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Five College Area News

Dogs banned on Amherst school grounds after girls bitten

AMHERST — When Lisa Cain picks up her children at Crocker Farm Elementary School Friday afternoon, she expects to have the family dog, Milo in the car with her despite the fact that dogs are now barred from school grounds when classes are in session. However, bringing Milo to the school, as she routinely does, would violate a new district practice put in place after two children were severely bitten by a loose dog on the Crocker Farm playground on the first day of school 0

Traffic concerns aired at Northampton zoning forum

NORTHAMPTON — Residents are wary about the possible increase in traffic that could come with a large residential project near downtown. “It’s not realistic,” said Julie Kurose, of Monroe Street, to assume that just because people live downtown, they are going to walk everywhere. That was among the concerns expressed by city residents at a public forum Wednesday on proposed zoning regulations governing residential projects of seven or more units that, if approved, would affect possible development of several properties in and around downtown, including 0

Ex-gas station comes down in Florence

NORTHAMPTON — A former gasoline station in downtown Florence met the wrecking ball Tuesday, clearing the way for a new brick building at one of the village’s most prominent sites at the corner of Main and Maple streets. Gaurang Patel, who owns Bird’s Store across the street from the site at 100 Main St. , said he is moving ahead with construction of a two-story, 6,000-square-foot building where an old Exxon Mobil gas station once stood. Crews from Crocker Building Co., of Springfield, started the 0

Alcohol cited after student injures head

AMHERST — An intoxicated University of Massachusetts student suffered a significant head injury when she fell down a staircase Sunday night, according to Amherst Fire Chief Walter “Tim” Nelson. The woman is expected to recover fully from her injury because of action taken by UMass and Amherst police and Amherst Fire Department paramedics, but the incident illustrates the dangers posed by excessive consumption of alcohol, Nelson said. “This is what alcohol will do to you. It will cause serious injury,” he added. The woman was 0

IRS drops $5.4M tax demand vs Stavros

AMHERST — A $5.4 million headache has been wiped off the books for the Stavros Center for Independent Living after the Internal Revenue Service released a tax lien in that amount on Tuesday. The federal action comes less than month after the IRS slapped the Amherst-based nonprofit agency with the lien for unpaid unemployment taxes, though Stavros officials said there was never any doubt the agency had paid the money. James Kruidenier, executive director of Stavros, said the problem was related to discrepancies between state 0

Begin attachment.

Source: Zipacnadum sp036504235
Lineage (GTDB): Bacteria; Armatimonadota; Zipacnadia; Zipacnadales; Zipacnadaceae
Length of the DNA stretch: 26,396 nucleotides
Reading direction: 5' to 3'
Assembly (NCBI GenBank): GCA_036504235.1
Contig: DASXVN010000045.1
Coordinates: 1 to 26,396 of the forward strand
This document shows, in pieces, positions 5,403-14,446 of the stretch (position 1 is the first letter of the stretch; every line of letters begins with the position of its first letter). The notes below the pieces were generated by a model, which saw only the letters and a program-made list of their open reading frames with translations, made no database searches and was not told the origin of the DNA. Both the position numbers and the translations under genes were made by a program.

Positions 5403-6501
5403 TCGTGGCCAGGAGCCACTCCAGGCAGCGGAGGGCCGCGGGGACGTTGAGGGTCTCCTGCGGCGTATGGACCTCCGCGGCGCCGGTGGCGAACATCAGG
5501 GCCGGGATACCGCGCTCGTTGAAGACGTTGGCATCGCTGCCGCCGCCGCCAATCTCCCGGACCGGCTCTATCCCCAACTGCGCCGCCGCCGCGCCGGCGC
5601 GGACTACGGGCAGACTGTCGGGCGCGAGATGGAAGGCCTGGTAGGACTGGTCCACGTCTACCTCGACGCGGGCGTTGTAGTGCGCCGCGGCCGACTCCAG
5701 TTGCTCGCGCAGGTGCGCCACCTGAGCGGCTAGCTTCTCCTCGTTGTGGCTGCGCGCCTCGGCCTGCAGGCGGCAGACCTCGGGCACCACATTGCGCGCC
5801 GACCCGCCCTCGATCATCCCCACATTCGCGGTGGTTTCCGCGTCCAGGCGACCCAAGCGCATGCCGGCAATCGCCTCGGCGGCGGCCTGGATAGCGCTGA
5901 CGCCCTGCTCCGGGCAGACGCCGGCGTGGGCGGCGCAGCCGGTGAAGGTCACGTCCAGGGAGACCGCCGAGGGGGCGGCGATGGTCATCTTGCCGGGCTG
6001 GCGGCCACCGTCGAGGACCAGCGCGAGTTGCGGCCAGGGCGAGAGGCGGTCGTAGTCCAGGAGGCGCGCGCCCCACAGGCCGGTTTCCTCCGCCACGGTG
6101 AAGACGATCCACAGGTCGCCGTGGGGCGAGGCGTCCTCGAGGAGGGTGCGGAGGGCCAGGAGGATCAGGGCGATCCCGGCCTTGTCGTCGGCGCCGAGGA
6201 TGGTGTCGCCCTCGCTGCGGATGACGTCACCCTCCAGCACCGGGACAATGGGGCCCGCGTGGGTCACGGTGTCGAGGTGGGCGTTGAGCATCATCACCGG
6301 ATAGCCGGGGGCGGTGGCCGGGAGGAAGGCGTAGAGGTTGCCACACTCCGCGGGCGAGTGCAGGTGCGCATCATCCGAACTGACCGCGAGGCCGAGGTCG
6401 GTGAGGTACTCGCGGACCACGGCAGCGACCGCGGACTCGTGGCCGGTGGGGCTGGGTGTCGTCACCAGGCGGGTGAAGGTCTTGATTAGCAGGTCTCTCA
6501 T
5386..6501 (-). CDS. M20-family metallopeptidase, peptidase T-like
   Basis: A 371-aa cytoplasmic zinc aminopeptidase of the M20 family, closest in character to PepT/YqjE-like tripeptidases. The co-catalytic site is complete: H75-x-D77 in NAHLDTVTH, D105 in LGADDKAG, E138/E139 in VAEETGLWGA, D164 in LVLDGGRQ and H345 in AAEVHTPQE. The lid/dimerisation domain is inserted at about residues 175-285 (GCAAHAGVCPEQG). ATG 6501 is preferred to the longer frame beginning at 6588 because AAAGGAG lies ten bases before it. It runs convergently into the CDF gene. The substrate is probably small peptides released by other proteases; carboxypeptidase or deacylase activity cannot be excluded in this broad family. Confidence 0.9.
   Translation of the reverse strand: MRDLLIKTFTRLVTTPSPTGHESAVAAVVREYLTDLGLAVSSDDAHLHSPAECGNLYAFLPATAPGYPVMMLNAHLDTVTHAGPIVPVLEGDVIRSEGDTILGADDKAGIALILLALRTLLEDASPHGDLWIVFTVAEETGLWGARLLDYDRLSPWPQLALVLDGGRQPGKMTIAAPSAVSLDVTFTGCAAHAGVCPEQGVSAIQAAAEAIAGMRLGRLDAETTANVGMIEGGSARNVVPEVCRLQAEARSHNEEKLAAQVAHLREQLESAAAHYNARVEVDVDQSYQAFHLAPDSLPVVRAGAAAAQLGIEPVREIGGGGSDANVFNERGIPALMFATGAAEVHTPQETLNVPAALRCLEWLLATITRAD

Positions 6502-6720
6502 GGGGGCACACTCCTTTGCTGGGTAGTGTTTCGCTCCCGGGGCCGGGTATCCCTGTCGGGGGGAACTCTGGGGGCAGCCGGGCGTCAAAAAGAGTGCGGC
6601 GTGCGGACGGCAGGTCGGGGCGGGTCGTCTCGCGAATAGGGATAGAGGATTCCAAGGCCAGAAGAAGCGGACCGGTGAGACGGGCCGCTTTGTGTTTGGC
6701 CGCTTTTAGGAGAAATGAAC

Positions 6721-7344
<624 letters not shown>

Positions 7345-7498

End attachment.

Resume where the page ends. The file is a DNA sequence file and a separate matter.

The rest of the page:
Amherst appeals for help in identifying vicious dog

AMHERST — Five days after two children were bitten by a loose dog during afternoon recess at Crocker Farm School, police have been unable to locate the dog or identify its owner. Animal Welfare Officer Carol Hepburn said Tuesday that she is appealing to the public for assistance in finding the dog, described as a beige-and-white-colored pit bull terrier, which bit two girls playing on swings Thursday afternoon. Because their skin was pierced and the dog was not located, both began a rabies vaccination regime 0

Residential project rules eyed

NORTHAMPTON — A new set of zoning regulations governing residential projects of at least seven units will get a public airing Wednesday night. If approved, the rules would guide the future development of Smith College’s Fort Hill property, the former Shaw’s Motel and a few other properties in and near downtown. Residents are invited to react to the proposed changes at a 90-minute forum at 6 p.m. in the City Hall hearing room sponsored by city councilors Ryan R. O’Donnell of Ward 3 and Gina 0

Hand-Me-Down Hardware

NORTHAMPTON — President Barack Obama last week ordered a review of programs that put surplus military gear into the hands of local police in the wake of outcry about heavily -armed Ferguson, Missouri, police officers in armored trucks facing off with protesters after the Aug. 9 shooting death of unarmed teenager Michael Brown. If the review leads to scrapping or curtailing such programs, police officials in Hampshire County largely won’t be broken- hearted. Most of them think military surplus programs give away gear they wouldn’t 0

New music festival helps fair end on successful note

NORTHAMPTON — You know it’s a hot, sunny day at the Three County Fair when the stand selling fresh-squeezed lemonade runs out of lemons. That’s what happened Monday afternoon, when temperatures hit 87 degrees, and the lemonade stand owned by Gino Orlandi of Cummington only had corn dogs left for sale. “It’s hot,” said the owner’s wife, Michelle Orlandi, while working the last shift of the fair at the stand. She said she could not estimate how many cases of lemons they went through before 0

Pioneer Valley’s class of 2018 makes grand entrance

AMHERST — With gear piled high atop car roofs and minivans filled to capacity, thousands of new and returning students arrived on campus this weekend at Hampshire County’s four private colleges and the University of Massachusetts. The combined class of 2018 at the University of Massachusetts Amherst, Smith, Amherst, Hampshire, and Mount Holyoke colleges checks in at around 6,760 first-year students. They come from about 30 countries and close to all 50 states. Many of these students — 16 percent at Amherst College and nearly 0